HC Deb 17 August 1843 vol 71 cc909-10

On the question, that the Law of Evidence Bill be further proceeded with, the bill having been read a third time, and Mr. Darby having given notice of an amendment,

Mr. Darby

said, he objected to the bill, that it carried into effect a great alteration in the Law of Evidence. He was afraid, if criminals were allowed to give evidence, it would seriously affect the public mind, and make it doubt the administration of justice. He begged that the bill might be delayed till a full explanation were given of its probable effects.

The Attorney-General

said, at present by the law, with the exception of a statutable perjury, whenever a criminal had suffered his punishment, full competency was restored, and the criminal was qualified to give evidence both in new transactions and transactions which occurred before he committed his crime. That was the state of the law, but there was an anomaly. The criminal could not be called as a witness while he was suffering his punishment, and he did not know why a man who was suffering the last day of his imprisonment was not a competent witness to-day, but was such a witness to-morrow. He could not understand why that distinction should be continued. It seemed to him, that it ought either to be done away and the man be allowed to give evidence, or that criminals should be for ever excluded. He did not know on what principle a man should be disbelieved while he was undergoing his punishment, and believed, immediately after it was at an end. That would pre- vent all prisoners from giving evidence, and in case of a murder or other crimes committed in prison, there would be no other means of getting evidence than by pardoning the criminals, which was now the practice. He assured his hon. Friend that this bill only followed up many changes made many years ago. Formerly no man could be heard in a suit in which he had a personal interest, but that had been altered in many cases, and this bill would only remove an additional case of the same kind. Having given the bill much consideration, and made several amendments in it last year, it now had his most cordial support.

Mr. B. Escott

had doubts whether this was a useful measure, though he thought if the law of evidence were to be amended it could not be in better hands than those of the Chief Justice and his friends the Attorney-General and Solicitor-General. If this bill were passed they must go a step further, and admit the plaintiff and defendant to give evidence, Already they admitted interested parties, and it was not to be supposed that, the formal insertion of the names of the plaintiff and defendant on the record should preclude them from that the advantage.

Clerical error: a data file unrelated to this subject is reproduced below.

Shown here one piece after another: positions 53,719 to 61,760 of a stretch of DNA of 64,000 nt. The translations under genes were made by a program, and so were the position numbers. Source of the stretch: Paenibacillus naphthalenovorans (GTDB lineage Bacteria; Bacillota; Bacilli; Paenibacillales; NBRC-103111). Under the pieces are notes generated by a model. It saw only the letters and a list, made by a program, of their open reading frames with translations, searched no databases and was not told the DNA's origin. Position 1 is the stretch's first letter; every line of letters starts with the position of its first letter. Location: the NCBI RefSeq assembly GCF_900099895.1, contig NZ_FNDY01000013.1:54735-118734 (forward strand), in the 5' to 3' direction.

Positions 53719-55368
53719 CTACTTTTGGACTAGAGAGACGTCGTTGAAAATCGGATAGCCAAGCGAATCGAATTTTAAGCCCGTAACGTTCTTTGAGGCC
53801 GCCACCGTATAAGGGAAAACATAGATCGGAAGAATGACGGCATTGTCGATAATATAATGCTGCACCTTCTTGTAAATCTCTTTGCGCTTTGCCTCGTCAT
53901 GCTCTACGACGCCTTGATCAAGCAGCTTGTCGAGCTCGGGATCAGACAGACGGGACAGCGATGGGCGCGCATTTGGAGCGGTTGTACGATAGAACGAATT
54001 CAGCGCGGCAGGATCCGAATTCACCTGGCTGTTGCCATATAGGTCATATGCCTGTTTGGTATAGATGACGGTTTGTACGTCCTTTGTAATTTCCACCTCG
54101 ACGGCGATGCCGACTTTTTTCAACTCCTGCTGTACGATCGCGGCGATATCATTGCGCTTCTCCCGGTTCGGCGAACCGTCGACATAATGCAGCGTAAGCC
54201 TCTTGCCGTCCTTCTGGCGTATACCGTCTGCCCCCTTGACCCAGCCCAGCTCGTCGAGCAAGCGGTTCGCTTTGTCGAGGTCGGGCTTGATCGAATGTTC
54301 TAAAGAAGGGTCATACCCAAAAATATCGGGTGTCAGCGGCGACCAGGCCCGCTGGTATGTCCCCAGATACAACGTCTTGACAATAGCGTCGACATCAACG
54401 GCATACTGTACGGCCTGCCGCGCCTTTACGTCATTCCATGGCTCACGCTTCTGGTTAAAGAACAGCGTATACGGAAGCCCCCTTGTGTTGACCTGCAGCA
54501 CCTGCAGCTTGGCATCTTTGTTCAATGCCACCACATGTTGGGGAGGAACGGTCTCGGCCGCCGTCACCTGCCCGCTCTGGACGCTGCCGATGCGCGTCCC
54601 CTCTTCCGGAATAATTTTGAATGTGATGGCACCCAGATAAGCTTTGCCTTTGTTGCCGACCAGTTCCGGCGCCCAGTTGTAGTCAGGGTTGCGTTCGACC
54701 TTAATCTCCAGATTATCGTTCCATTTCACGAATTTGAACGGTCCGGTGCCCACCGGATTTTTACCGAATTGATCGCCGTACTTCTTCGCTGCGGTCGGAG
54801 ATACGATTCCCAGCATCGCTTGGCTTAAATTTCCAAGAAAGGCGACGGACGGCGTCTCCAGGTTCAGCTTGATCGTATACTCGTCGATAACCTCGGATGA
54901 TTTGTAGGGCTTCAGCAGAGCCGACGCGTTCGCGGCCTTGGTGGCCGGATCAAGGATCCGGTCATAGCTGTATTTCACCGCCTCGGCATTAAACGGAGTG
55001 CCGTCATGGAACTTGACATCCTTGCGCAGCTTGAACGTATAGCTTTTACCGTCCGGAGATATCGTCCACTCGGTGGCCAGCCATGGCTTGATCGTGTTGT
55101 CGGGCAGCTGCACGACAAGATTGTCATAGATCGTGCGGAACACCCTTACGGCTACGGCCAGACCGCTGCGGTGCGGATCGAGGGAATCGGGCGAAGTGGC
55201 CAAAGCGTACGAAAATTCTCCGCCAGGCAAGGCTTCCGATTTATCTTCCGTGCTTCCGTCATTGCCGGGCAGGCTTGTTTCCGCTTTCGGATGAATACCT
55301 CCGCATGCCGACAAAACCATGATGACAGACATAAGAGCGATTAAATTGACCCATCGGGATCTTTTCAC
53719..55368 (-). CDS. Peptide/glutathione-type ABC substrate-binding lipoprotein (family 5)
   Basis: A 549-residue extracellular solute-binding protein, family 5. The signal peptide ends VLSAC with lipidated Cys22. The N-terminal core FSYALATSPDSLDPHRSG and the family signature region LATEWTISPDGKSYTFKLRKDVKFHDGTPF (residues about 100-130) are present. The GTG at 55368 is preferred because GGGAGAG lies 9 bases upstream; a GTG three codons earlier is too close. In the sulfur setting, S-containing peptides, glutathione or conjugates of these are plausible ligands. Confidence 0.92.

Mr. Louis

thought the Attorney-General had made out a strong case, and he should not be averse from taking the further step mentioned by the hon. Member. Several writers on evidence thought the parties should be examined.

The Solicitor-General

gave his full approbation to the measure. At present the law did not exclude interested witnesses when their testimony was not of much value, but, it did exclude interested witnesses where it was most desirable to have their evidence. The hon. and learned Gentleman referred to several cases in which under the law the most competent witnesses were excluded. He said, examine interested witnesses, and trust the jury, after a cross-examination, to form a proper judgment. The hon. and learned Gentleman also referred to several cases in which the pardon of the Crown was given in order to made criminals competent witnesses. If he were to oppose this bill on the ground that they must go further, it would be necessary to oppose every measure of improvement. He could not, therefore, do otherwise than give the bill his hearty support.

Bill passed.